Quote Originally Posted by Chrystyan View Post
    This is an object, where 'books' is the object
    I would be suggesting an array OF objects, where EACH book is the object.

    Code:
    var bookList = [
    	{ 
    		title : 'Stranger in a Strange Land',
    		author : 'Robert A. Heinlen'
    	}, {
    		title : '2001: A Space Odyssey',
    		author : 'Arthur C. Clarke'
    	}, {
    		title : 'The Great Gatsby',
    		author : 'F. Scott Fitzgerald'
    	}
    ];

    This way you can for loop each of them -- I'd suggest assignment on for.

    Code:
    for (var i = 0, book; book = bookList[i]; i++) {
    A VERY powerful way to iterate through an array of objects since objects are inherently loose true -- it is in fact the FASTEST executing loop for such a task.

    Then inside the loop book.tittle is the title, book.author is the author... easy-peasy. Add/remove fields to each book as needed, process inside the loop as needed.

    Now all that said, @Aztecgoddess your code has some issues that make me wonder if your learning source is faulty, or simply jumping the gun. Array.foreach isn't ready for prime-time yet unless you have a 'polyfill' handy to make it work in older browsers. I'm a bit surprised you would be learning that. Likewise Element.textContent is ALSO a bit unreliable since it doesn't exist in IE. (it has innerText) -- and really if you're going to plug text content into a DOM element you just created, do it with appendChild and createTextNode.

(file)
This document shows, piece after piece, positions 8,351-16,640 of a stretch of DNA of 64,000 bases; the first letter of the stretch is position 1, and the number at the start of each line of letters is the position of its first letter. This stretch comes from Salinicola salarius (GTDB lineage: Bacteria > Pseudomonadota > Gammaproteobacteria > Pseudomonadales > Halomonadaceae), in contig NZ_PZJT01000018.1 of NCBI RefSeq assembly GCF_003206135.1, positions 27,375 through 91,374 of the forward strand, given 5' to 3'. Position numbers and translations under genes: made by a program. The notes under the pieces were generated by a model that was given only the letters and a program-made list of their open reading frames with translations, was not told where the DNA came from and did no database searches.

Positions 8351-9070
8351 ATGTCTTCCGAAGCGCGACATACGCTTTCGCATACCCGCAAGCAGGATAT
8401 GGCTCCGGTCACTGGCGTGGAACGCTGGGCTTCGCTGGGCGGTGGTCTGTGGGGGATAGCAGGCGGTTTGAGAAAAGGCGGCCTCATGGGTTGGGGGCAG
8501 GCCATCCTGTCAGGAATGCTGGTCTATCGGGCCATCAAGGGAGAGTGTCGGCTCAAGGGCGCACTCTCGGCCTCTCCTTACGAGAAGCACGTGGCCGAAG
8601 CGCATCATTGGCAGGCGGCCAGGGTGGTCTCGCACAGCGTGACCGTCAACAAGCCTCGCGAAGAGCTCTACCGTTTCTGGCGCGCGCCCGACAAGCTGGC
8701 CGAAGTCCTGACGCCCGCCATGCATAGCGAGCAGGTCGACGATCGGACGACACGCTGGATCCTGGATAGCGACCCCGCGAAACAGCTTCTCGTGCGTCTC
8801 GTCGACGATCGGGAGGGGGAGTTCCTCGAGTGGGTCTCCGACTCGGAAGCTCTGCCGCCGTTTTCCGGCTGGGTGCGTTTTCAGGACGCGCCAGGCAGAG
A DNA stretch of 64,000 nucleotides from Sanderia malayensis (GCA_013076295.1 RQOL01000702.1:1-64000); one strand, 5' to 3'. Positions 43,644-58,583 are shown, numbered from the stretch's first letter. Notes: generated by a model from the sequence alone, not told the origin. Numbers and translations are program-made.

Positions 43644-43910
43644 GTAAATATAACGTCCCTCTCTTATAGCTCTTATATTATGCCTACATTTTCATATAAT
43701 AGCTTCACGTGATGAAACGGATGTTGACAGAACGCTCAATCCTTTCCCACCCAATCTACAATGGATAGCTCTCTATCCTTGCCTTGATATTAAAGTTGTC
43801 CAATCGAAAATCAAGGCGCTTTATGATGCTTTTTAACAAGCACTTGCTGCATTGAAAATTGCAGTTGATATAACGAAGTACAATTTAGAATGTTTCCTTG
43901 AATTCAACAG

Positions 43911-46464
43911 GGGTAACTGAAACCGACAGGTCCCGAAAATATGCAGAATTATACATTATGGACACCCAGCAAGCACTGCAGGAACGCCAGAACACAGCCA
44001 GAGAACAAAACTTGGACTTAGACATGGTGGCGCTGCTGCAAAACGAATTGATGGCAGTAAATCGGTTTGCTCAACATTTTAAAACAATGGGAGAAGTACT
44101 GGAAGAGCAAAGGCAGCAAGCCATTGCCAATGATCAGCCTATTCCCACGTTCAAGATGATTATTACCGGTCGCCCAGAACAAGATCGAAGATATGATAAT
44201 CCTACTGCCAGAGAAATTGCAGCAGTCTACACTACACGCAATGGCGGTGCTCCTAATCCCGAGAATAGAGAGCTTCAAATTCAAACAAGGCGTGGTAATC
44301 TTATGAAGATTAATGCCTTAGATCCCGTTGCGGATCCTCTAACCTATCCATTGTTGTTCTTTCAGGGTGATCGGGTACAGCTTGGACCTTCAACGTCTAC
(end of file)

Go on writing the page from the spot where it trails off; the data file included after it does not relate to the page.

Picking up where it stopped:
Code:
    function generateUl() {
    	for (var i = 0, book; book = bookList[i]; i++) {
    		console.log(book);
    		var li = ul.appendChild(document.createElement('li'));
    		li.appendChild(document.createTextNode(book.title));
    	}
    }

    Would be a rough translation of what you have so far.

    ALL THAT SAID, it's nice to see someone ACTUALLY trying to use the DOM with createElement instead of the utter mentally enfeebled halfwitted innerHTML garbage! Puts you head and shoulders over many alleged "experts" in the industry already! -- so you're doing something right.
    “There are two ways of constructing a software design: One way is to make it so simple that there are obviously no deficiencies and the other way is to make it so complicated that there are no obvious deficiencies.” – C.A.R. Hoare, The 1980 ACM Turing Award Lecture
    http://www.cutcodedown.com